Magazine article The Spectator

We Should Have Intervened in Spain

Magazine article The Spectator

We Should Have Intervened in Spain

Article excerpt

Granada

The papers have been full of the Suez story.

Both the Guardian and the Daily Telegraph have zeroed in on Eden's adventure of 50 years ago to try to draw parallels with Iraq and Afghanistan. But there is another anniversary that so far has gone all but unnoticed. It also has lessons for contemporary history.

Seventy years ago this month (July) a British pilot took off from Croydon airport.

On his Dragon Rapide aeroplane were a Spanish newspaper man, an MI6 officer and two pretty young women for cover. They flew via France and Portugal to the Canary Islands.

There they picked up a no-nonsense conservative general called Franco. The plane took him back to his soldiers at the Spanish Foreign Legion base in Morocco. From there Franco, who had won the plaudits of the Spanish and European Right by his brutal suppression of a strike by starving miners in the Asturias in 1934, launched the invasion of Spain to overthrow the centre-left government that had just been elected.

Three times in the last century, big power foreign governments connived in the transport back from exile of their enemies' enemy. The Germans did it with Lenin to weaken the Russian army on Germany's eastern front. The French did it with Khomeini to get rid of the Shiite preacher from Paris, to spite the Anglo-Saxons with their profitable support for the Shah, and to earn brownie points with the Muslim world.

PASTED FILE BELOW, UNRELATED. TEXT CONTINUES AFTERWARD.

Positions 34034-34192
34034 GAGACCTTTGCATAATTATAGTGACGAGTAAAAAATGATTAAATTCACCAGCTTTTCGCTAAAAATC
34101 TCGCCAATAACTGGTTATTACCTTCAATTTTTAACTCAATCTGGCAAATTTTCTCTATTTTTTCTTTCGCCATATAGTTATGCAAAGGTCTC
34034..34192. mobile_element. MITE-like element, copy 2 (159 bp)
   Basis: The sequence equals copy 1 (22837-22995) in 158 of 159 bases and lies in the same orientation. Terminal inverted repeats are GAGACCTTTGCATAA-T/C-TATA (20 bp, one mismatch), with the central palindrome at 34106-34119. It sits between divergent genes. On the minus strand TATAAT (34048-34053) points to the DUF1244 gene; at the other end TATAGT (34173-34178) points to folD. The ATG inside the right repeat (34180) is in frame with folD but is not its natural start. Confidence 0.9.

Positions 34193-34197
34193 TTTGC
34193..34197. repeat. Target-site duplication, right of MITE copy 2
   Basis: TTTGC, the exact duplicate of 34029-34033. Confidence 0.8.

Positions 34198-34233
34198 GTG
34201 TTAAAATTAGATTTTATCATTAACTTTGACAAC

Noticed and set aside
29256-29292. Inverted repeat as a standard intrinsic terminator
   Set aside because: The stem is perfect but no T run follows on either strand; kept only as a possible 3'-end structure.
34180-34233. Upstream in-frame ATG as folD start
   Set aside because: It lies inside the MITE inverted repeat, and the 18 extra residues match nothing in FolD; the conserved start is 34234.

We did it with Franco because the supreme fear of the Baldwin-Chamberlain era was the arrival of a leftist European government.

Churchill, Beaverbrook, Rothermere and Baldwin formed a united front in the early 1930s in admiration of dictators like Mussolini whose bombast was pitiable but who posed no threat to Britain. Franco looked like a safe bet to keep Spain free from socialism, and if Britain offered him a lift back to his troops then surely Gibraltar and all our other Mediterranean interests would be safe.

That is why Churchill wrote vigorously in the late summer of 1936 in favour of Franco. 'I am thankful the Spanish nationalists are making progress, ' he told London Evening Standard readers, and the Foreign Office was quick to thank Churchill for this support. Yet as with Lenin and Khomeini, the consequences of bringing Franco into play far outlasted the immediate tactical advantage as it appeared to the short-termists in London in 1936.

The civil war that began in Spain was not so much a general rehearsal for the wider European civil war that took off in 1939, as a direct advertisement to the Berlin-Moscow-Rome triangle of terror that all the democracies were good for was 'jawjaw' and when confronted with something harder would back away. …

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